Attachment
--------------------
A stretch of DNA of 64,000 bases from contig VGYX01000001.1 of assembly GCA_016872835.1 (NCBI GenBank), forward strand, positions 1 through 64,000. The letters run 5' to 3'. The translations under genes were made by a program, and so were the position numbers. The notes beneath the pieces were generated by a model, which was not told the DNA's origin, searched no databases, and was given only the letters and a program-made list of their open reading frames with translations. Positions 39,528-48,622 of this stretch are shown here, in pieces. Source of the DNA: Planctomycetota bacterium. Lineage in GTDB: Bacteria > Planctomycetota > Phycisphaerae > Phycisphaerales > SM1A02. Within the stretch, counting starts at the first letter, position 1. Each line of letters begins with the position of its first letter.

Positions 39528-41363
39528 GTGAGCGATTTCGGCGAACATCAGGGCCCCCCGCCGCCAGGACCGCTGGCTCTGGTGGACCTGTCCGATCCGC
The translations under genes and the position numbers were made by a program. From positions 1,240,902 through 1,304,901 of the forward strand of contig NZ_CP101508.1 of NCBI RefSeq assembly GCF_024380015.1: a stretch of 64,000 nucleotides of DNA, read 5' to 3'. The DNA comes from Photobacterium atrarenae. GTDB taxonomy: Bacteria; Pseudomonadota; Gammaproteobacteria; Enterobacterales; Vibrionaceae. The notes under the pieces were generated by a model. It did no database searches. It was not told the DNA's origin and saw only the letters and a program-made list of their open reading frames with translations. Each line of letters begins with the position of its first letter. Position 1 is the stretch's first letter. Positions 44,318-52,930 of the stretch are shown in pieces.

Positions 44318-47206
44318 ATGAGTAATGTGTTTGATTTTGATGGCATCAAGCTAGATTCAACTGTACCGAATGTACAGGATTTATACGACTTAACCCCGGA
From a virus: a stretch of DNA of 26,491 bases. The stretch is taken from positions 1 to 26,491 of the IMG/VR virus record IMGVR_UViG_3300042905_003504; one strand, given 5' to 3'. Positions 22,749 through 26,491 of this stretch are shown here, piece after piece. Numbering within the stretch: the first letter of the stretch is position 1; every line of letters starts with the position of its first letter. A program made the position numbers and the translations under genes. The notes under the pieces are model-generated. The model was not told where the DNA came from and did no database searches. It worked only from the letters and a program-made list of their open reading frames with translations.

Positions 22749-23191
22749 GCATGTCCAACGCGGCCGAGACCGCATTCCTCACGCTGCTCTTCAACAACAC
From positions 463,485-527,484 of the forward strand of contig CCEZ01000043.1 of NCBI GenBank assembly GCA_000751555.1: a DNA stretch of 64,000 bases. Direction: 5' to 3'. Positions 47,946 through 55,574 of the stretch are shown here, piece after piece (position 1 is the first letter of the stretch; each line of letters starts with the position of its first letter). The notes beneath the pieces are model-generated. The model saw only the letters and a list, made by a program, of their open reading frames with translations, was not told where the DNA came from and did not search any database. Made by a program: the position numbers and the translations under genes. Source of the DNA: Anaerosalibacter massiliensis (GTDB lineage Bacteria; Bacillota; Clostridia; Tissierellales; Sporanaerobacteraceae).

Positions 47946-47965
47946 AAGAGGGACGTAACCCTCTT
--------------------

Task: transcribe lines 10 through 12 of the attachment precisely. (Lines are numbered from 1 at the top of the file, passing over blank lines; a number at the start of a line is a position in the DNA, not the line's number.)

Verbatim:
From positions 463,485-527,484 of the forward strand of contig CCEZ01000043.1 of NCBI GenBank assembly GCA_000751555.1: a DNA stretch of 64,000 bases. Direction: 5' to 3'. Positions 47,946 through 55,574 of the stretch are shown here, piece after piece (position 1 is the first letter of the stretch; each line of letters starts with the position of its first letter). The notes beneath the pieces are model-generated. The model saw only the letters and a list, made by a program, of their open reading frames with translations, was not told where the DNA came from and did not search any database. Made by a program: the position numbers and the translations under genes. Source of the DNA: Anaerosalibacter massiliensis (GTDB lineage Bacteria; Bacillota; Clostridia; Tissierellales; Sporanaerobacteraceae).

Positions 47946-47965
47946 AAGAGGGACGTAACCCTCTT